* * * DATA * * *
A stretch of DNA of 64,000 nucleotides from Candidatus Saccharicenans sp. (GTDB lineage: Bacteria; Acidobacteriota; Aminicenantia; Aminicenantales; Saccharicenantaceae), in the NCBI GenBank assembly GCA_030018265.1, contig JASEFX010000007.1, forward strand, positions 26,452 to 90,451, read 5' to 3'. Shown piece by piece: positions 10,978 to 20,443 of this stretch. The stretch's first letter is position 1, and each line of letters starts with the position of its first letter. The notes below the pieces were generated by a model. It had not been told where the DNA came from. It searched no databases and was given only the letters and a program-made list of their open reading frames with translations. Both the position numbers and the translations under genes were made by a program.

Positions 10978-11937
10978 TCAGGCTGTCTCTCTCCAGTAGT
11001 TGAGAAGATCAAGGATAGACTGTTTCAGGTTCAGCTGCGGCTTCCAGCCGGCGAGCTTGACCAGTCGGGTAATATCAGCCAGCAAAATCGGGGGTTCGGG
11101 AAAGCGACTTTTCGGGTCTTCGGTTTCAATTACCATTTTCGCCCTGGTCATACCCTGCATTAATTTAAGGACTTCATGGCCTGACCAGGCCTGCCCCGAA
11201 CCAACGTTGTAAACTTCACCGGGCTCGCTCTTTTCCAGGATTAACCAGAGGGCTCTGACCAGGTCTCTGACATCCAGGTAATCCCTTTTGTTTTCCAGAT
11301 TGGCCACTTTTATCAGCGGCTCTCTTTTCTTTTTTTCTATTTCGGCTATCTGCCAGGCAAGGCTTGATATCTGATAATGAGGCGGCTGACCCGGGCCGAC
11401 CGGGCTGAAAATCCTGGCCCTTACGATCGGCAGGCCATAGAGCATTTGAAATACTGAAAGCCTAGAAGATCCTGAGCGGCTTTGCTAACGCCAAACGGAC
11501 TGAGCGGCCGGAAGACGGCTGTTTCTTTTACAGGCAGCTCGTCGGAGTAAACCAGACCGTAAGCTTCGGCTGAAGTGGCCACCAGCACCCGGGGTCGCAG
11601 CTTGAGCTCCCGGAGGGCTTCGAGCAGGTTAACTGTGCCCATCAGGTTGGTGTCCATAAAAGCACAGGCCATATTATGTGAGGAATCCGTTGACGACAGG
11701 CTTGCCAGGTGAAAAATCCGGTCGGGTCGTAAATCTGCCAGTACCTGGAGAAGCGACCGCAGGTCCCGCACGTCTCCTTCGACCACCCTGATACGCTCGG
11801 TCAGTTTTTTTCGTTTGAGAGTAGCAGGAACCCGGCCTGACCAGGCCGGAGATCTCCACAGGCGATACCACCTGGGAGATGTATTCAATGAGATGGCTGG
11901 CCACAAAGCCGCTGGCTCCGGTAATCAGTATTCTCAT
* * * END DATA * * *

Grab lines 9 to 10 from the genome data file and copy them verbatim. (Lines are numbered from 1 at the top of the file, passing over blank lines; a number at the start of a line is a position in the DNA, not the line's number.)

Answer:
11501 TGAGCGGCCGGAAGACGGCTGTTTCTTTTACAGGCAGCTCGTCGGAGTAAACCAGACCGTAAGCTTCGGCTGAAGTGGCCACCAGCACCCGGGGTCGCAG
11601 CTTGAGCTCCCGGAGGGCTTCGAGCAGGTTAACTGTGCCCATCAGGTTGGTGTCCATAAAAGCACAGGCCATATTATGTGAGGAATCCGTTGACGACAGG